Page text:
In 1945, a family from Milwaukee bought my grandfather’s farm, which was a mile from the home farm.  Our new neighbor knew nothing about farming, including how to milk a cow by hand.  Farmers in our community had no electricity at the time.  My dad suggested I would teach this fellow how to do it.  He never did learn, but for my efforts—I lived with the family for a week—he gave me a wonderful little book: CAMPING AND WOODCRAFT: A HANDBOOK FOR CAMPERS AND FOR TRAVELERS IN THE WILDERNESS BY Horace Kephart.  If you want to learn about early 1900s skills for wilderness living, read this book.  From how to use a compass to honing skills with an ax, from how to deal with mosquitoes to recipes from the wild.

UPCOMING EVENTS:

June 23, Midwest Secretaries of Agriculture, Dinner Meeting. Madison, Dinner Speaker
.
July 16, 6:30. Heritage Village at Big Creek, Sturgeon Bay, Remembering Farm Life from an Earlier Day

September 3, Noon.  Old World Wisconsin, Wisconsin Agriculture: A History (New book)

September 3, 7 p.m. Books and Company bookstore,  Oconomowoc,  Whispers and Shadows.

September 12, West Madison Agriculture Research Station, Wisconsin Agriculture: A History.  Time to be announced.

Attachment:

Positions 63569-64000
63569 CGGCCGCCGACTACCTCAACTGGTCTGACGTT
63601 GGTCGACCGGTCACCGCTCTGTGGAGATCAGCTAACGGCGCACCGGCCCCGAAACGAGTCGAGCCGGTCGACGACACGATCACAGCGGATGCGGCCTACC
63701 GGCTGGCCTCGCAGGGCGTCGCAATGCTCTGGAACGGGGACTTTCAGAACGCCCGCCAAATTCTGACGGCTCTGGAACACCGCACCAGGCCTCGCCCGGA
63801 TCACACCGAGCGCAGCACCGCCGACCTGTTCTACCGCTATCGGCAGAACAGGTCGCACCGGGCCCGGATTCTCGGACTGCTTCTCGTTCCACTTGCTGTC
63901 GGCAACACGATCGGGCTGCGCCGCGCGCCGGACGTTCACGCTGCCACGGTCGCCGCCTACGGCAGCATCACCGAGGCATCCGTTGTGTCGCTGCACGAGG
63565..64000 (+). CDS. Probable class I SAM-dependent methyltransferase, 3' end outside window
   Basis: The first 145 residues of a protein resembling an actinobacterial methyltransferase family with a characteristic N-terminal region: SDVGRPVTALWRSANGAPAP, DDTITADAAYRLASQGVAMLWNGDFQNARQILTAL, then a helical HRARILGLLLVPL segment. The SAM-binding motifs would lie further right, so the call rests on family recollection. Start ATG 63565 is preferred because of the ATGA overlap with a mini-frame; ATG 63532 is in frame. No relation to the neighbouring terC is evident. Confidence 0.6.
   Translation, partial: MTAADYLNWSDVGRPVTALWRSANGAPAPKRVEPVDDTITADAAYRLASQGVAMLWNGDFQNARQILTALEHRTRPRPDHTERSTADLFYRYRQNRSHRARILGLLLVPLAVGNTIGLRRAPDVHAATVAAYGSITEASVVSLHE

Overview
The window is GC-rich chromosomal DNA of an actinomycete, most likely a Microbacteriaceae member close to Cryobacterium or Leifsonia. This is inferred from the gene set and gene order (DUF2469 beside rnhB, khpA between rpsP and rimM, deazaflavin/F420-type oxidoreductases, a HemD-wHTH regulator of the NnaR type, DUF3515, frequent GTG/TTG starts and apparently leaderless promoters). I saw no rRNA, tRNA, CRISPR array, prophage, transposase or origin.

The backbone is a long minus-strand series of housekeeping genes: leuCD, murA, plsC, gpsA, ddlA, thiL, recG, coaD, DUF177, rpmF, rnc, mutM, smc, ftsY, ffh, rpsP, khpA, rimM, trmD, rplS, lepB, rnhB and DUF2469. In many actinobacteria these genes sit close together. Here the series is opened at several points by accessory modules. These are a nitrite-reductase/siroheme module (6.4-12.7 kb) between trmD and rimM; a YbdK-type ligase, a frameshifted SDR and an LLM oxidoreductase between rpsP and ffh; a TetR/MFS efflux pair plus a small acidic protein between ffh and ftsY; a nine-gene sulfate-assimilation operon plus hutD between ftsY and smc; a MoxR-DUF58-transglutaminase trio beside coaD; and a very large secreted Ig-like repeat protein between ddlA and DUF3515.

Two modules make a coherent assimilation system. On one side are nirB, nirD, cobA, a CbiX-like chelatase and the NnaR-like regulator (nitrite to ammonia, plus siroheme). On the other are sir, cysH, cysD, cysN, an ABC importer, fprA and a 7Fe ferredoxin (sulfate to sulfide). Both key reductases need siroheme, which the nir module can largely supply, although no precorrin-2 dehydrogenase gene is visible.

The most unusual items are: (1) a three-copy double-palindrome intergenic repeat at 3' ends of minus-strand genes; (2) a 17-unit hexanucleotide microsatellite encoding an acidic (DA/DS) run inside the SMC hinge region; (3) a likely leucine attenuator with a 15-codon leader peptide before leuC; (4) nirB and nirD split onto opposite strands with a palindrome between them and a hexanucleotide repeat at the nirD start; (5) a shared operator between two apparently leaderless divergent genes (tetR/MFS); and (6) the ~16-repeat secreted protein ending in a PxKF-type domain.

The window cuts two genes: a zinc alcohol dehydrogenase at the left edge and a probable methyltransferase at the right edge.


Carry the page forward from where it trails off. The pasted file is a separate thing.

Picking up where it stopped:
September 17, 11:-a.m.  St. Luke’s Church, Middleton, WI   Stories  From the Land

September 19 , Stonefield Village, Cassville.  Whispers and Shadows.

September 23, Patterson Memorial Library, Wild Rose. Wisconsin Agriculture: A History.

September 26, 10:30 -2:00, Dregni’s, Westby, Book signing.

October 7, 6:30 p.m. Reedsburg Library, Whispers and Shadows

October 10, Heartland Forum, Chicago.

October 11, Old World Wisconsin

October 15, Prairie du Sac Library, Whispers and Shadows

October 17, 9-4 Teaching writing workshop at The Clearing, Ellison Bay, WI

October 17, 4:30-6:00 p.m. The Clearing.  Book signing, Whispers and Shadows, Wisconsin Agriculture: A History.

October 29, Brown County Library.  Premier of TV Documentary,” The Land With Jerry Apps. “ Book signing, Whispers and Shadows.

November 5, 7:00 p.m. Baraboo Library, Whispers and Shadows.

November 7, Edgerton Book Festival, The Land (TV documentary) and Whispers and Shadows

November 14, 9:30 -11:30 a.m. Sheboygan County Historical Research Center.  Wisconsin Agriculture: A History.

November 15, 9:15 Midvale Lutheran Church, The Land (TV documentary)  plus discussion of Whispers and Shadows.

November 18, Preview of TV Documentary, “The Land With Jerry Apps” Wild Rose High School Auditorium.  Whispers and Shadows book signing. (Time to be announced)


Saturday, June 13, 2015

Rainy Day in June


The rain began in mid-morning with just a few scattered drops.  No booming thunder.  No flashes of lightning.  No tree shaking wind.  And then, slowly, the rain increased in intensity.  Not a downpour, but a steady, soaking, earth loving rain.  It rained all day and all night and most of the following morning.  My rain gauge showed two inches when it finally stopped, as it had started, with a few scattered drops.

I remembered rainy days like this when my brothers and I were helping Pa with the haying season, during the days when we made loose hay and hauled it to the barn with our trusty team of horses, and piled it in the barn’s hay mow.  Hot, dusty, heavy, hard work.  So a rainy day was a day away from haying.